“For to us a child is born, to us a son is given, . . . And he will be called Wonderful Counselor, Mighty God, Everlasting Father, Prince of peace.” Isaiah 9:6
For our daughter’s last vacation from boarding school in Africa, my husband, Duane, and I took her on a trip through Zambia and Zimbabwe to Johannesburg, South Africa. It was our first trip to a large city in two years. We had hoped to be home for Christmas Day. However, car trouble delayed our return until the afternoon of Christmas Eve.
Driving into the dense African night, we felt tense about reaching the Zimbabwe border post before it closed at 8:30. We pulled up at the border with only minutes to spare.
Our intent had been to spend the night in Bulawayo, Zimbabwe, but after an hour of traveling we realized we wouldn’t make it until one a.m. Duane was already nodding off at the wheel. Suddenly the car swerved toward the verge.
“What are you doing?” I asked, too loudly.
Duane steered our Speed-the-Light vehicle to the roadside and stopped. “We’re spending the night in the car,” he said with a sigh, turning the lights off, tipping back his seat and settling in for sleep.
There was not a light anywhere, not even firelight from someone’s home. An African cricket chirps very loudly, and there were many of them. An owl hooted on his night’s rounds. Frogs croaked in a nearby watering hole. A truck roared by, rocking our car in its wind-rush.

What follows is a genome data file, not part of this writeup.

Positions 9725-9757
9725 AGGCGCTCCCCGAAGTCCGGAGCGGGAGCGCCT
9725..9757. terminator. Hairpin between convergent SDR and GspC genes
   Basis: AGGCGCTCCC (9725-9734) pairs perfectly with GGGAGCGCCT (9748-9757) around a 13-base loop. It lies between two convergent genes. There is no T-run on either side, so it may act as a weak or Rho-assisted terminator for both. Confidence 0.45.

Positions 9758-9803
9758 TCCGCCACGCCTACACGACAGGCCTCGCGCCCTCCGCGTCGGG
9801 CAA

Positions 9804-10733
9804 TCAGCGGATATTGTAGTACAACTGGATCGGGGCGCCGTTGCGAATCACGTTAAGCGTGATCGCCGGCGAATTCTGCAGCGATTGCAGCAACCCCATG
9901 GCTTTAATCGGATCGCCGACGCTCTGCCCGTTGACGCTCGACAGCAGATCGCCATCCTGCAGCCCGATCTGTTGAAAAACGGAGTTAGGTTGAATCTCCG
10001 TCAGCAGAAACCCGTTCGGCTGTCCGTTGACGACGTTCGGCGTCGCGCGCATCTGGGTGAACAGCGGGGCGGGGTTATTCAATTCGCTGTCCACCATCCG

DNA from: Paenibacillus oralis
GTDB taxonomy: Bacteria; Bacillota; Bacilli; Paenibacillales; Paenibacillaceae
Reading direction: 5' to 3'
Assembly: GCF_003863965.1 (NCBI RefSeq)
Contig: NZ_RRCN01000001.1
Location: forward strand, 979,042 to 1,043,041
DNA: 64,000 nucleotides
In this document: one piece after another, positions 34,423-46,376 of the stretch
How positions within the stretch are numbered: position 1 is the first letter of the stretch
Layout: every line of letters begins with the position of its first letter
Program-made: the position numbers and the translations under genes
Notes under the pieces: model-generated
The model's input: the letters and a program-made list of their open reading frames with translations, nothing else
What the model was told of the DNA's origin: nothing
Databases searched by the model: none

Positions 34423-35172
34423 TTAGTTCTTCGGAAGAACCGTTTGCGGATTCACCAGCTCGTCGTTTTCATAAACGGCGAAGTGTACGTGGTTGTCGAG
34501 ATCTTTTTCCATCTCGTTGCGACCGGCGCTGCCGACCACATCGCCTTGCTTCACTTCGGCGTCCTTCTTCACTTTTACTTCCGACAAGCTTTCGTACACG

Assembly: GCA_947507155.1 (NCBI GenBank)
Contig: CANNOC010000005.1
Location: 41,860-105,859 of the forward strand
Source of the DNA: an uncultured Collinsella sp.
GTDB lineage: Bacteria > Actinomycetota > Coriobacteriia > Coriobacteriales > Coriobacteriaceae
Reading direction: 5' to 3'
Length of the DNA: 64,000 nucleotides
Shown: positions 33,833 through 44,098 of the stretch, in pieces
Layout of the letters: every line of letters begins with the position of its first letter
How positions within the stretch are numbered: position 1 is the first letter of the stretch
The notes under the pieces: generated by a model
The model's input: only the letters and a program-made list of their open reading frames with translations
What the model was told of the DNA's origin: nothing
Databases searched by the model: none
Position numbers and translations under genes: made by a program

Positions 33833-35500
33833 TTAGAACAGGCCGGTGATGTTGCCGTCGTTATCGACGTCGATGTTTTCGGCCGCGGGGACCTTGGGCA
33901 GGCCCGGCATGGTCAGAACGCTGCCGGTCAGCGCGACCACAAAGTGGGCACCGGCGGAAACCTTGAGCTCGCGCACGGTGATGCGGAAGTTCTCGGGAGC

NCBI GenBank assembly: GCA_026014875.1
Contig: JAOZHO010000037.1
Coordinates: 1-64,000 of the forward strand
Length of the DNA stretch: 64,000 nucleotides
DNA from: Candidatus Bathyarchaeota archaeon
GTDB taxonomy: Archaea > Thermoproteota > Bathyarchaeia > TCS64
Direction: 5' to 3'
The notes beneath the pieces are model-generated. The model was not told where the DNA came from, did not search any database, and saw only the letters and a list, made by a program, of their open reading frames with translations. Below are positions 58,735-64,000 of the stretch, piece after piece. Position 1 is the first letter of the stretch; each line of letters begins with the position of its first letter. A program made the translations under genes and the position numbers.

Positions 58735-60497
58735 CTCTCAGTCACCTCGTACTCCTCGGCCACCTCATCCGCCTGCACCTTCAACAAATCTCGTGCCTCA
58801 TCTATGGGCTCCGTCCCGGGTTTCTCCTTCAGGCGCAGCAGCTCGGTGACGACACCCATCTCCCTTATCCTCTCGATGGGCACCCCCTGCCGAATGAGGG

Of all the dumb things we’ve ever done – and we’ve done some – this is the dumbest. I made sure all the doors were locked, cracked the window for some air, tipped back my seat, swatted at a mosquito, and settled down to hopefully sleep a little. What a miserable way to spend Christmas Eve. And it will be a hard drive all Christmas Day to reach home. Grumpy? You bet! However, we did sleep.
At dawn, I woke to the sound of bells. There can’t be Christian church bells way out here in the bush. Am I dreaming? I rubbed my eyes and sat up.
Thorn trees stood in silhouette against and orange and apricot sunrise. Birds began their morning songs, and a bee buzzed by on his first honey trip. I opened the car door. Deep breaths of brisk morning air were like draughts of fresh, cool water. My family stirred, murmuring sleepy good- mornings.
Again, the bells. Christmas bells? No, cowbells, with a herdsman peering through the brush wondering, no doubt, what these foolish white folks were doing.
“Merry Christmas!” we greeted one another with tones of special joy.The herdsman, the bells, the thorns, the birdsong, and the sunrise all reminded me that a Savior was born! We drove away singing Christmas carols into the most memorable, dewy Christmas morning of our lives.